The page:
Inside the WHO Director-General Election

The Seventieth World Health Assembly. Image by Brian W. Simpson
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The Seventieth World Health Assembly. Image by Brian W. Simpson

GENEVA – Though puffs of white smoke won’t be used to signal a decision, Tuesday’s election of Director-General of WHO has all the secrecy and drama of a Papal conclave.

Having wrapped up their globetrotting campaigns, the 3 finalists—Tedros Adhanom Ghebreyesus, David Nabarro and Sania Nishtar—have one last pitch to make to the member states on Tuesday morning to the 70th World Health Assembly. Each has just 15 minutes to make his or her closing arguments, which will be webcast.They will determine the order of proceedings by drawing lots. There will be no questions and answers.

Then it will be up to the delegates. Each member state has one vote, giving countries like Tuvalu or Nauru the same say as China or Germany in the secret ballot.

Here’s how the process will play out, according to the WHO’s DG election process and a document obtained by Global Health NOW:

Following the candidates’ presentations and a lunch break, the assembly will reconvene for the first ballot. If a candidate receives two-thirds of the votes, he or she will become the next DG.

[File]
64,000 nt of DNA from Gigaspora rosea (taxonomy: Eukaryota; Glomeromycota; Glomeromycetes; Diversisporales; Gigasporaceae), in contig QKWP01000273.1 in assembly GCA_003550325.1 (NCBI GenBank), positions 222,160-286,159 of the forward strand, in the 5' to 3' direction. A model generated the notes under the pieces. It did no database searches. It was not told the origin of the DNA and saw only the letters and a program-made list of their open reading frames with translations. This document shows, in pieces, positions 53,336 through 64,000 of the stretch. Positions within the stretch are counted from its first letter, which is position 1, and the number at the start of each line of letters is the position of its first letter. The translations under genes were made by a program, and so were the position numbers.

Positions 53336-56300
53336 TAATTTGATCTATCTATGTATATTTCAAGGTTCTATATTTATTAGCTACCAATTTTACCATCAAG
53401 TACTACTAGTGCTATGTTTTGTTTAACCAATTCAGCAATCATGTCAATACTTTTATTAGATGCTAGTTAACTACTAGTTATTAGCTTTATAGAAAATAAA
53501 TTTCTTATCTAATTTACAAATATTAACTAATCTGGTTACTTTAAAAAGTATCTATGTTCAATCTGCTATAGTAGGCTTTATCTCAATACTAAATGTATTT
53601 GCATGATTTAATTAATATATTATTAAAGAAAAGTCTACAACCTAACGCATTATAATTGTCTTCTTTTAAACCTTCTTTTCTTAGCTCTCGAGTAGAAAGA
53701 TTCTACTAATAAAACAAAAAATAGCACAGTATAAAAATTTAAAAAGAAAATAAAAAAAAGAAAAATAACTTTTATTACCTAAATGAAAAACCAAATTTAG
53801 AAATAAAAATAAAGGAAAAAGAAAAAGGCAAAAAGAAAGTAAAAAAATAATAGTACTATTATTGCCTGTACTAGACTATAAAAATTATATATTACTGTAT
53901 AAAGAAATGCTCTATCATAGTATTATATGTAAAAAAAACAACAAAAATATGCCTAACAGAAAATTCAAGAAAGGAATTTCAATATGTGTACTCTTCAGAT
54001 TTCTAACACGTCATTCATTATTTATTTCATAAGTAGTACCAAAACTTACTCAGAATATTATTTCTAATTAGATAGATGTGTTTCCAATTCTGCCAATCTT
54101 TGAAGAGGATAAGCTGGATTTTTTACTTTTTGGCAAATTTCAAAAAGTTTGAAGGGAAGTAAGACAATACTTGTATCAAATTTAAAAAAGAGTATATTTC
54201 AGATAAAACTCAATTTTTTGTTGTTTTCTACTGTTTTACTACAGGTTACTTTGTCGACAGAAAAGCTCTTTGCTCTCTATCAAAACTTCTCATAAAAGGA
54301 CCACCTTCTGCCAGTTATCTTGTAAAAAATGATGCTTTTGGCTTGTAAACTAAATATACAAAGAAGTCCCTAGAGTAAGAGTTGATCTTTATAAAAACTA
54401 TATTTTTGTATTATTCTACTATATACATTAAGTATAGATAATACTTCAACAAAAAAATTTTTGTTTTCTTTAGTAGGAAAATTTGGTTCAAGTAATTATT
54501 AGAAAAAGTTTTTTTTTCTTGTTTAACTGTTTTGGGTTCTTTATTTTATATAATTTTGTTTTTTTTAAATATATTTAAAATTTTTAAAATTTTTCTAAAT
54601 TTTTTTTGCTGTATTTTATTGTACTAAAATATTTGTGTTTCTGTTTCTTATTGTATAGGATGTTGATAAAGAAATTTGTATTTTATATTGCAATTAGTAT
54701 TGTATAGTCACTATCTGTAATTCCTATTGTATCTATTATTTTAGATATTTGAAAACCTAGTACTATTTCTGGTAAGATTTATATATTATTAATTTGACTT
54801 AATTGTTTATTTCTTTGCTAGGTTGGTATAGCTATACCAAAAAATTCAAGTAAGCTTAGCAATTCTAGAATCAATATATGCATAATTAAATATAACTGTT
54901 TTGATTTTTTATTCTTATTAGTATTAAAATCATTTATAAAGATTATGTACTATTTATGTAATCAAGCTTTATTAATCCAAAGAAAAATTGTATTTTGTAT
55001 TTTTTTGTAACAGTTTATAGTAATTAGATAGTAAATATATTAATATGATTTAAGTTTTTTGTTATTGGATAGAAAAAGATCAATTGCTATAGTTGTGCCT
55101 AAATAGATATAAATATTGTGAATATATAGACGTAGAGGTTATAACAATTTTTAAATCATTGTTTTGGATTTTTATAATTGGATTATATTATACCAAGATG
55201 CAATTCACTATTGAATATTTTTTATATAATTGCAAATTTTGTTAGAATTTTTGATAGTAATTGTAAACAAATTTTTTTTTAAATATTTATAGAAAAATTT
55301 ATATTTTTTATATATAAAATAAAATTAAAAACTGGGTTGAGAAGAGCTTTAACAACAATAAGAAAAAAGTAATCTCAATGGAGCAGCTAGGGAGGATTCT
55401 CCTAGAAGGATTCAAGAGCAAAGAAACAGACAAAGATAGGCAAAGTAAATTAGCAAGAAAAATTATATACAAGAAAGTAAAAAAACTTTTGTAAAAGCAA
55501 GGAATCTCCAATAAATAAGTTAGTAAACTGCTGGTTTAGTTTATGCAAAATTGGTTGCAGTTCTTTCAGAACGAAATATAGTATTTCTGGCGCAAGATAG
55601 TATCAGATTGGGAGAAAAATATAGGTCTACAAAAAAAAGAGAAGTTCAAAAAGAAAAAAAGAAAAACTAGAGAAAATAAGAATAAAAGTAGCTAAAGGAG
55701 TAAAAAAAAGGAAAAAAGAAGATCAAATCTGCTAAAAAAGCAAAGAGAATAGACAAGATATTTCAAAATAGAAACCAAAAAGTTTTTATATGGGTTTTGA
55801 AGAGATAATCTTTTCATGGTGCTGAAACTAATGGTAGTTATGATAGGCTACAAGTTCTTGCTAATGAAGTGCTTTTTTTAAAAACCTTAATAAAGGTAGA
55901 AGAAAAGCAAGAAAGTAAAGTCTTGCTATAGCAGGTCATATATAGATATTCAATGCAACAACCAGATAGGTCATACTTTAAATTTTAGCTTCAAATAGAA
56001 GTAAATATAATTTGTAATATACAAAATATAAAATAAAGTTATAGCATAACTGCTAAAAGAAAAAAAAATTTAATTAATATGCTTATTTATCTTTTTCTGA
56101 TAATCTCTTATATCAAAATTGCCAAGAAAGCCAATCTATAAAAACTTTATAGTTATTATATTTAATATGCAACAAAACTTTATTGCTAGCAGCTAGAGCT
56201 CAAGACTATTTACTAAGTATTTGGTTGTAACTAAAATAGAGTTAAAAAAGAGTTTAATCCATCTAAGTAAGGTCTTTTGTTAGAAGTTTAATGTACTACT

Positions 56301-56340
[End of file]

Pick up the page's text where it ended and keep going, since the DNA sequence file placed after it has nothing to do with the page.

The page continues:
If no candidate receives two-thirds of the votes, then the candidate with the least votes is eliminated. The final 2 candidates move on to the second ballot with a two-thirds majority again required. There will be no breaks between rounds of voting.

If no candidate scores such a “clear and strong majority,” the voting moves to a third ballot, which requires only a majority of WHO’s member states. Thus with 194 member states of the WHO, a majority requires 98 votes. (Note: If any members have had their voting privileges suspended, they will still be counted as a member state and help determine the number required for a majority.) In case of a tie, the voting continues.

The election will be conducted in secret. Members have been advised to “respect the integrity, legitimacy and dignity of the proceedings” and not record the proceedings or try to influence other members. The process should go smoothly as delegations were scheduled to conduct a practice vote on Friday.

After the election, the Assembly will consider a draft resolution appointing the new DG and a draft contract. Immediately after that, the new DG will be presented in an open meeting, give a brief address and take the oath of office.

The transition to the new DG, who will serve a 5-year term, begins on Wednesday. The new DG officially takes office on July 1, 2017—that’s when the WHO’s new era officially begins.

 

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